Plaintiff contends this section clearly compels disclosure of the letters since it is not disputed that they were used by defendant in deciding to fire her as a teacher. The simple answer to this argument is that plaintiff was not fired. The record discloses that plaintiff was employed pursuant to a series of one-year contracts, and that at the ex*328piration of her latest contract defendant reached a decision not to renew her employment for the following school year. Thus, if the letters are subject to disclosure, it must be because they relate to plaintiff’s “qualifications for employment.” Not knowing the contents of the letters, one must assume that they concern plaintiff’s employment qualifications, particularly since defendant readily admits that the letters were used in deciding not to renew plaintiff’s employment contract.

Under the unambiguous language of section 2, plaintiff is clearly entitled to inspect the letters in question unless it can be said that they fall within one of the exceptions enumerated in section 10, the pertinent portion of which provides:

“The right of the employee or the employee’s designated representative to inspect his or her personnel records does not apply to:
(a) Letters of reference for that employee.
(c) Materials used by the employer for management planning, including but not limited to judgments, external peer review documents or recommendations concerning future salary increases and other wage treatments, management bonus plans, promotions and job assignments or other comments or ratings used for the employer’s planning purposes.” (Ill. Rev. Stat., 1984 Supp., ch. 48, pars. 2010(a), (c).)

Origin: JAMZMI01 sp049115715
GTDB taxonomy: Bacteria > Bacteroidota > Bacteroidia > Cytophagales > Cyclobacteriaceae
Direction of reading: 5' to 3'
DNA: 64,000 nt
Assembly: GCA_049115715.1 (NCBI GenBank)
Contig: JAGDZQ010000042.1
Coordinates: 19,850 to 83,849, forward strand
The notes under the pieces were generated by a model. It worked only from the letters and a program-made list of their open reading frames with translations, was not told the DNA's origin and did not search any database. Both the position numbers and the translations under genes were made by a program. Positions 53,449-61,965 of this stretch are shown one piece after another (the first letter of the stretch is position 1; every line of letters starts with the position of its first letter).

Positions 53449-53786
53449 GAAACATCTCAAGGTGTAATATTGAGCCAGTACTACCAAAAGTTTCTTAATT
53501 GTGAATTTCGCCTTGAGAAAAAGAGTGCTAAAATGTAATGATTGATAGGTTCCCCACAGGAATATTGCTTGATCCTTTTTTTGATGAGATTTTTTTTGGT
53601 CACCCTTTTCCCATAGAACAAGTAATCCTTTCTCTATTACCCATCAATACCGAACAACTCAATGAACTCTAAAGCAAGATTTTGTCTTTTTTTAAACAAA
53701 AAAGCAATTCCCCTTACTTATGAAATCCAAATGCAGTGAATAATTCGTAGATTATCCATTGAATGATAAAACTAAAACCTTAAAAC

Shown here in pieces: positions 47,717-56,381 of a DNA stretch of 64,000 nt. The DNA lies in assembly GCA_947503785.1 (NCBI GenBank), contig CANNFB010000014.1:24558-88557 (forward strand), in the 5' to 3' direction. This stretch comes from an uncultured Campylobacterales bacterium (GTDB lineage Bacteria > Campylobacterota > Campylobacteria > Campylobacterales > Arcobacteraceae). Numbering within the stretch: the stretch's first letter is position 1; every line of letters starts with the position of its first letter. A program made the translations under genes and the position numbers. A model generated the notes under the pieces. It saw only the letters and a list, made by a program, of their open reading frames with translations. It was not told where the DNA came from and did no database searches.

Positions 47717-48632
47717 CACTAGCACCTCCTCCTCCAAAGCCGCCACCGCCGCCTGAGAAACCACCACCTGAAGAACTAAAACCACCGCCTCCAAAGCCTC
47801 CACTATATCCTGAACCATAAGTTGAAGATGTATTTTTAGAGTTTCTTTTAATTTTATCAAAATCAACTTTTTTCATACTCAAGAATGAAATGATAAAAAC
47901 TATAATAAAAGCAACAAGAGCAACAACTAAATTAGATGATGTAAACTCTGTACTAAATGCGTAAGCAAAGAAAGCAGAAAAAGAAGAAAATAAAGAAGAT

Defendant takes the position that the documents involved here are letters of reference and therefore are not subject to discovery under subsection (a). In support defendant relies on Board of Trustees v. Superior Court (1981), 119 Cal. App. 3d 516, 174 Cal. Rptr. 160, wherein the court defined letters of reference as encompassing not merely communications about an individual who is seeking employment but also written communications by one “ ‘to whom inquiries as to character or ability can be made.’ ” 119 Cal. App. 3d 516, 531, 174 Cal. Rptr. 160, 167-68 (quoting Webster’s New Collegiate Dictionary 719 (7th ed. 1972)).

An examination of the record in this case, however, reveals that defendant did not raise the letters of reference exception in the trial court. Because an appellant may not argue a theory on appeal different from that argued in the trial court, the question of whether the letters can be classified as letters of reference is not properly before this court. Richardson v. Economy Fire & Casualty Co. (1985), 109 Ill. 2d 41, 47.

Defendant next argues that the confidential letters are not subject to inspection by virtue of the “management planning” exception *329found in section 10(c). That section prevents an employee from inspecting “[mjaterials used by the employer for management planning,” materials which include but are not limited to “judgments, external peer review documents or recommendations concerning future salary increases and other wage treatments, management bonus plans, promotions and job assignments or other comments or ratings used for the employer’s planning purposes.” (Ill. Rev. Stat., 1984 Supp., ch. 48, par. 2010(c).) Management planning, defendant submits, necessarily entails formulating a program of employment. To support its position, defendant cites Speight v. People ex rel. County Collector (1877), 87 Ill. 595, wherein the supreme court construed article IV, section 22, of the Constitution of 1870. That provision prohibited the legislature from passing special legislation concerning “the management of common schools.” (Ill. Const. 1870, art. IV, sec. 22.) The word management, the court said, “relates to the conduct of the school in imparting instruction.” (87 Ill. 595, 601.) Defendant notes that imparting instruction is done by teachers; therefore, deciding what teachers to employ must be considered part of management planning. Defendant maintains that because the letters involved here were used in formulating its employment plans for the coming year, they properly fall within the purview of management planning.